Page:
timesleader.com

Harrisburg’s inaction on property tax reform frustrates Toohil

By ANDREW M. SEDER

July 27, 2013

HAZLETON — Day after day, state Rep. Tarah Toohil says she hears the same questions from constituents in her Hazleton-area district: “When is Harrisburg going to eliminate property taxes?”


She wishes she had an answer for them, she says, but for many reasons she just keeps telling them she knows it’s important to them and she hopes it will be addressed soon.


While some fellow legislators believe that day is coming, perhaps as early as this session, Toohil doesn’t have that same optimism.


“All of the other Harrisburg issues seem to take precedent and this always seems to get put on the back burner,” said Toohil, R-Butler Township, who was elected in 2010 after a door-to-door grassroots campaign in which she heard from plenty of residents about the hardships of making ends meet with the ever-rising property taxes.


Those frustrations have only grown louder since she’s been elected.


While Toohil is a Republican, she said some of the blame for not getting anything accomplished rests on the shoulders of fellow conservatives who took “no-tax pledges.”


“I am not one of them,” she noted.


Because some elected officials did, including Gov. Tom Corbett, they’re apprehensive about raising the sales tax or personal income tax or any other tax to generate the revenue required to eliminate property taxes to pay for public education, she said.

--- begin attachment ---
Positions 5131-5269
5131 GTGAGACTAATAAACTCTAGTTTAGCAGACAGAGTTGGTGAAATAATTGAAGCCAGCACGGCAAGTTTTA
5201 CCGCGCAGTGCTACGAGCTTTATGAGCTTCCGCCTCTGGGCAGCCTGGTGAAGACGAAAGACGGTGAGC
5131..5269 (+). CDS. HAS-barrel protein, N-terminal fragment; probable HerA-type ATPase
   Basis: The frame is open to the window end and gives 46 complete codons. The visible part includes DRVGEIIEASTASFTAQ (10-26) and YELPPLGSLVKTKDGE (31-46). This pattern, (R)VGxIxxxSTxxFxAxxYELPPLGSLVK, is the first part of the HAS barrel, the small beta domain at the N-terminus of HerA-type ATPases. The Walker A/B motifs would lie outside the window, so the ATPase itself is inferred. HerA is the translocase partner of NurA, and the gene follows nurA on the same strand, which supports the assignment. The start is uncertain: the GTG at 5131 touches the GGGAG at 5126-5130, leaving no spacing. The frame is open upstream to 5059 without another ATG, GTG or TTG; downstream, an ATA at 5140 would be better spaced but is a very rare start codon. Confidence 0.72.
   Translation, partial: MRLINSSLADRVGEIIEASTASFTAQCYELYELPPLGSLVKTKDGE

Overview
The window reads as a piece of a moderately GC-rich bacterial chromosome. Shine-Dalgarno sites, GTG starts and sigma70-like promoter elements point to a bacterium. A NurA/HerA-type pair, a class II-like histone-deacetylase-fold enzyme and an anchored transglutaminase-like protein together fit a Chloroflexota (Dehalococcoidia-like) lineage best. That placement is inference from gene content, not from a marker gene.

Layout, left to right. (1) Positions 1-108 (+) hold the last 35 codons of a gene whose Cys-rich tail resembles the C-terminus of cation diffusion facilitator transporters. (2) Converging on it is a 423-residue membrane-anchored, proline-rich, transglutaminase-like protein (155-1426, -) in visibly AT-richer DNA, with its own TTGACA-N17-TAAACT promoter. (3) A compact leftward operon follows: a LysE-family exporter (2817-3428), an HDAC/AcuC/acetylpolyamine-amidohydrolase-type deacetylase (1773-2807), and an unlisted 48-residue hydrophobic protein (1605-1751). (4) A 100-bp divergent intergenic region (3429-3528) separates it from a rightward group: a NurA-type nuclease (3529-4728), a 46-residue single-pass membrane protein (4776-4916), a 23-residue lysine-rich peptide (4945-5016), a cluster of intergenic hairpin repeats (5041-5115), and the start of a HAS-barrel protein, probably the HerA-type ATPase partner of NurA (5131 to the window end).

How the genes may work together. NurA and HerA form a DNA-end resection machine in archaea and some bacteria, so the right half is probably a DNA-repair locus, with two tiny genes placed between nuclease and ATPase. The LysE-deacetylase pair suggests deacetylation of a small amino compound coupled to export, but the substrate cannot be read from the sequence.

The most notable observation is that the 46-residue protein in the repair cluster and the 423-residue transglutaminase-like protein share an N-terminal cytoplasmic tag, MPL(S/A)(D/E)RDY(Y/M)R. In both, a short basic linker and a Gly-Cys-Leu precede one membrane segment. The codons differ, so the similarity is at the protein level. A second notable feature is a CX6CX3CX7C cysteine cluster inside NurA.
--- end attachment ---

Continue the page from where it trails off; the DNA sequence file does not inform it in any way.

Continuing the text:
Toohil said that the entire real estate tax system is outdated, but it’s also so intertwined in the state’s culture that to change it now would take a lot of cooperation among legislators that would require assurances that enough money would be generated to pay for education under the new system.


“It’s such a complicated issue,” Toohil said. “It’s been ignored and it doesn’t ever get talked about in Harrisburg, but it comes up day to day with the people that walk into my office.”


She co-sponsored a House bill that would increase some taxes to offset the property taxes to fund education, she said. While she might not agree with everything the bill calls for, she wants it to be brought to the House floor for discussion so common ground can be found and the premise of property tax reform or elimination can become reality.


“It’s gaining traction, but I don’t think it’s there yet,” said Toohil. “The more we can talk about it and bring attention to it, the better chance we have of finally making progress.”